>> > >
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much, choose the narrowest possible scope (Boarding). If you want to find things that are completely outside the box of your current business, select the broadest (Traveling).
Agree on a Point of View. Who’s having the experience? It can work to look at the same experience from mul-tiple points of view, but only if you manage the boundaries between view-points carefully. In our airline example, the Crew experience might be very dif-ferent from that of Passengers.
Set boundaries. Every experience has a beginning, a middle, an end, and tran-sitions between these stages. Which stages interest you most and least? Which are you most likely to be able to influence with your products and ser-vices? Again, expect Mapping to chal-lenge your assumptions. But you can increase your chances of striking gold by digging in some likely spots. For instance, you might decide that you want to study Travel, but that you’re going to define the beginning as arrival at an airport, rather than at the begin-ning of trip planning.
Step 2. Document
After you’ve defined your target, gather the raw material for your map: images, written observations, diagrams, and interviews with people having the expe-rience, etc. The map will only be as useful as it is accurate. To improve accuracy and clarity you should visu-ally document the experience. Good documentation also makes conversa-tions about the meaning of the map much more participatory and robust.
Go where it happens. Experience maps are not a “thought experiment.” Don’t rely on your memory or imagination alone. It’s easy to assume you know what happens, especially if you have the experience yourself a lot. But you may be missing key insights. Our team of mostly childless business travelers was blown away by what families went through renting cars in south Florida. We ‘knew’ the process, but we’d never been through it from their perspective.
Use a mix of media. Document the experience as you see others going through it. Use photographs, sketches, video and any other tools at your dis-posal. Draw maps of environments and paths through them.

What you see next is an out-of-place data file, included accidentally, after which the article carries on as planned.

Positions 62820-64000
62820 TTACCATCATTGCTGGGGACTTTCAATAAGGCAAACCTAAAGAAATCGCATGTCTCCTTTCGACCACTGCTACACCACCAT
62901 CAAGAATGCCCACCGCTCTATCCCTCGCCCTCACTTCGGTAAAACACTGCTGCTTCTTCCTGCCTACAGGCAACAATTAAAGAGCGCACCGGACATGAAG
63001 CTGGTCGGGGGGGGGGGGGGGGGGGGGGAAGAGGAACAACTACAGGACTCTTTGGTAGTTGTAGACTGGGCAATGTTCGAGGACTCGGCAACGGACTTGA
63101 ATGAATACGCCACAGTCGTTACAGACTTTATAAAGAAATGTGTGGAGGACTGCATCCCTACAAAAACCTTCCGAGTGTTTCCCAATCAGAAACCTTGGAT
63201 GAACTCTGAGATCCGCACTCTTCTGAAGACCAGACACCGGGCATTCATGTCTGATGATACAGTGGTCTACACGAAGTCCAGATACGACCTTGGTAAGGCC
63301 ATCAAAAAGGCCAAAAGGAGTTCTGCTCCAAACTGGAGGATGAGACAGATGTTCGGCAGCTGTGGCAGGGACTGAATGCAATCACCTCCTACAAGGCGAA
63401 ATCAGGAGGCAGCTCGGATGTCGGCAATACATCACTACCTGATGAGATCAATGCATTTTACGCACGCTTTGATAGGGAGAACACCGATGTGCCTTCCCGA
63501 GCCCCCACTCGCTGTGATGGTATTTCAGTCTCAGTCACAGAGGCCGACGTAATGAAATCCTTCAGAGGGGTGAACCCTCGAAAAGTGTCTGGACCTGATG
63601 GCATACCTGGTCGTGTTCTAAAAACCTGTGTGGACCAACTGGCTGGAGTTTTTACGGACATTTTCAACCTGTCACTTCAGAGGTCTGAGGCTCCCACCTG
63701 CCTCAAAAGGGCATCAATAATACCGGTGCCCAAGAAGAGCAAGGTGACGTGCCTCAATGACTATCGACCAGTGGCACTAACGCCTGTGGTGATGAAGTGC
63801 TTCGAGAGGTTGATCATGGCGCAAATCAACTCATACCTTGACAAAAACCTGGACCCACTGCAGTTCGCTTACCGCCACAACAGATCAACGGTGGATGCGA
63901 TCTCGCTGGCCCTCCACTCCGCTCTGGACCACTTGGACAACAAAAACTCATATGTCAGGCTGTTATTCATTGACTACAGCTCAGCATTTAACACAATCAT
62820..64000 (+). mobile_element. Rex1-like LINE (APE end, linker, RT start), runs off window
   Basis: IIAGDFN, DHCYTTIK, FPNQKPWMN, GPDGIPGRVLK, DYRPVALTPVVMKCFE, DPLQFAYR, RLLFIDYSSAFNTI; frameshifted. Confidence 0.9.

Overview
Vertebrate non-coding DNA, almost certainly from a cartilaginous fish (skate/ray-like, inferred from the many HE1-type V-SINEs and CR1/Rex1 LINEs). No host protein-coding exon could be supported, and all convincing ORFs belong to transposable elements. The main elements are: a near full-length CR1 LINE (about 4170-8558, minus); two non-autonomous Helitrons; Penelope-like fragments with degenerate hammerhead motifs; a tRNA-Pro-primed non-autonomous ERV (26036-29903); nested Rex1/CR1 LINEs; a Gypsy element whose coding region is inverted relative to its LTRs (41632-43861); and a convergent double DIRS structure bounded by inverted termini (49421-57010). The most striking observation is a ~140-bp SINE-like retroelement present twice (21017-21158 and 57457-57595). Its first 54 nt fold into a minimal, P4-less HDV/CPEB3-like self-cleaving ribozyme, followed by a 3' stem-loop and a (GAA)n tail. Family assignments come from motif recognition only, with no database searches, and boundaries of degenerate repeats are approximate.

Have the experience yourself. It’s vital to participate in the process so you can know what it feels like – not just what it looks like when other people go through it. As you do so, record thoughts and observations in real time. If possible, go through the experience again from different angles and with different levels of participation.
Pick stuff up. Collect artifacts and sam-ples not just images. If you’re shop-ping, be sure to buy and bring back products. Pick up any instructions or collateral you see along the way.
Keep good track of your data. As you take pictures and video, be sure to label the media as they come back in. You will need to organize your media three ways: 1) as you collect it, by date, place, etc.; 2) as you analyze it, by theme, keyword, etc.; and 3) as you communicate it, by the story it supports.
Copyright © Conifer Research 2002 How to Find Buried Treasure Using Experience Maps Page 3 of 6
Net out: be in their lives, take pictures, ask them to show you how and what.
Step 3. Dig
Now you have what it takes to make the Map and look for treasure. We suggest that teams find a room they can dedicate to this purpose. If you can’t get a room, get a big table.
Get physical. Even if you use a digital camera to gather images, print them out. If you collected images on video, be sure to grab some still frames and print them. Also, get a TV in the room so you can refer to any video. Sort images and artifacts on a surface, or tape them to a wall with drafting dots.
Map the process. Arrange the images and artifacts in a simple time sequence. Make note of variations that might exist at each stage of the sequence. In the example in Figure 2A – showing an “eatertainment” experience – we mapped each step of the process from a customer’s point of view. Even from the simple time sequence, the shape of today’s experience can become clear.
Map the experience. The process map tells you what people are doing. Now it’s time to make a subtle shift to under-stand what people are experiencing as they go through the process.
Conceptually this means putting your-self into the customer’s shoes at each step of the process and seeing what they see, hearing what they hear, and using the resources available to them.
To do this, overlay your process map onto the ritual experience model described above. Separate the process into five sections – one for each stage of the model – as shown in Figure 2B.
Sometimes a stage contains nothing – as does “Entice” in the example. This may indicate you haven’t researched the experience fully enough, or it may suggest the experience’s creators have left out something very important.
As you make your Map, don’t restrict your curiosity to the formal experience,
Entice Enter Engage Exit Extend
FIGURE 2A CUSTOMER PROCESS
FIGURE 2B EXPERIENCE MODEL OVERLAY
Copyright © Conifer Research 2002 How to Find Buried Treasure Using Experience Maps Page 4 of 6
Post-It™ notes, push pins, and Fomecore™ boards are great tools to get pictures and words in front of the team early and often.